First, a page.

Jerry R wrote:
Before digital cameras all you had to do was change film emulsions, when new ones became available, to improve IQ.
mmmm....no. I think the biggest improvements came from better lens purchases. For most of my years using film, the emulsions didn't get that much better. Certainly not likr the gains we've seen in sensors in the last 10 years.
Now one has to invest in a new camera when an improved sensor comes to market.
Just sold my D5000 & a lens for about $200 less than what I paid for the pair 3 years ago.
You did awfully well, imo!
Thats about 15 rolls of film, or five rolls per year. I usually used more, many more, than 15 rolls of film per year. When I bought my first digital camera I estimated it would take 5 years to pay for it in terms of film. It looks like their considerably more cost effective than originally thought.
maybe so, if you shot a lot of film. But because of processing costs, I shot film far more judiciously (sheet by sheet in LF...). I had to retrain myself to shoot with abandon with digital.
For me it's been a little....weirder. First off, I used manual (still use) cameras and lenses with film, and they tend to last a long time---built that way, and no electronics to go bad, no AF motors to fail. Also, you could (and still can) get those mechanical cameras repaired pretty easily. Lenses were a little more delicate, but manual ones were/are still robust.
So, the upgrade path in digital has definitely cost me a lot more. Now, on the processing side things are cheaper, sort of. If you don't print, then it's a huge difference. If you buy the right printer, then you can get your costs down to approach drugstore printing if you factor in that you only print the keepers now, instead of the whole roll. It's much cheaper than keeping a home darkroom.
But on that last point, not many people did keep a home darkroom, and apropos of that there are now some costs we maybe don't think about, to whit:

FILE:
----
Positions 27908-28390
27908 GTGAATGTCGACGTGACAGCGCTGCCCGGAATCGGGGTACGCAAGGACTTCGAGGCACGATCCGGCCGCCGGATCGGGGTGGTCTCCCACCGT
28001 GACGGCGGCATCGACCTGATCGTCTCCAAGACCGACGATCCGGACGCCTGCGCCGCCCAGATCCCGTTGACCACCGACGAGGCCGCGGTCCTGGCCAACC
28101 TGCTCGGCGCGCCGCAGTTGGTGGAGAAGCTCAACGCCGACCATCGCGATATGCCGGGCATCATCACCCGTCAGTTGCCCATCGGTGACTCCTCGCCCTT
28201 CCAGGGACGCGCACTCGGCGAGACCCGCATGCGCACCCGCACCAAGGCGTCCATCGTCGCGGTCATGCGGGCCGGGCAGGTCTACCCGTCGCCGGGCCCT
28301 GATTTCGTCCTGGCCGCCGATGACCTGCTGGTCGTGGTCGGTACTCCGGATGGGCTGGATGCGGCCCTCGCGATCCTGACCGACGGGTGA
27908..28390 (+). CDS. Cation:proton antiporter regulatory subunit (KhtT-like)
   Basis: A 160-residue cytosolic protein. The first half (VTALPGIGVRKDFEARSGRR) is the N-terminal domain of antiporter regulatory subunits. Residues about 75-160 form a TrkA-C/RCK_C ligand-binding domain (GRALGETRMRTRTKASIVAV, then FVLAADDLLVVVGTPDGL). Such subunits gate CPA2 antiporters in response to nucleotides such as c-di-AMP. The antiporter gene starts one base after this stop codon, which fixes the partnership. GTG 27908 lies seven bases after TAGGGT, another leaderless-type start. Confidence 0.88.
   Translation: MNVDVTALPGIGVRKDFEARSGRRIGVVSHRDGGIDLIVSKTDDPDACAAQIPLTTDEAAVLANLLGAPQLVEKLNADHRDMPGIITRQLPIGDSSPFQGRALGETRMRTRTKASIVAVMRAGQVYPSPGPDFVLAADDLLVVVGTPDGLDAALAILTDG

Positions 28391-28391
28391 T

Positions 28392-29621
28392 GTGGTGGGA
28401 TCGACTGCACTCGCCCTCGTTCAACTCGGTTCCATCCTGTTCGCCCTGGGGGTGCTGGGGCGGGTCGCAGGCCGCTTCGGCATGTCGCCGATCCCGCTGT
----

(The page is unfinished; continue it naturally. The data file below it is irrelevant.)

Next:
With the abilities we have now in digital photography, some of us are now spending a whole lot more on photography than they did before because before some things were not feasible, so we didn't even attempt them. In my case, after I lost access to a fine darkroom, I was unable to set one up in my house---no room or money for it (that fine darkroom was one I designed for a college, and it had great tools, and it spoiled me. I didn't want a 1/2 a$$ed setup...). I also did not even attempt color processing, even E-6, although we had a Ciba printer in that darkroom. Using a pro lab proved so expensive I gradually dropped off doing photography much at all until 2001 and my first digital camera. But since then it's been 7 digital cameras (not including others for the family, which is another 6...), as opposed to 7 cameras for everyone from 1978 to 2001.
Now, fantastic equipment for all stages of image making from capture to printing is available for amazingly reasonable prices, where it was just out of reach before. And it is so much easier to get fantastic, duplicatable results. So, for me I have gradually (and in some cases not so gradually) ramped up my photography purchases across the board to a level I didn't consider possible before.
So, I haven't exactly saved money... :-/ , even though it's "cheaper" to do my photography now. In aggregate, it's a lot more money.
"Photography is the product of complete alienation" Marcel Proust
"I would like to see photography make people despise painting until something else will make photography unbearable." Marcel Duchamp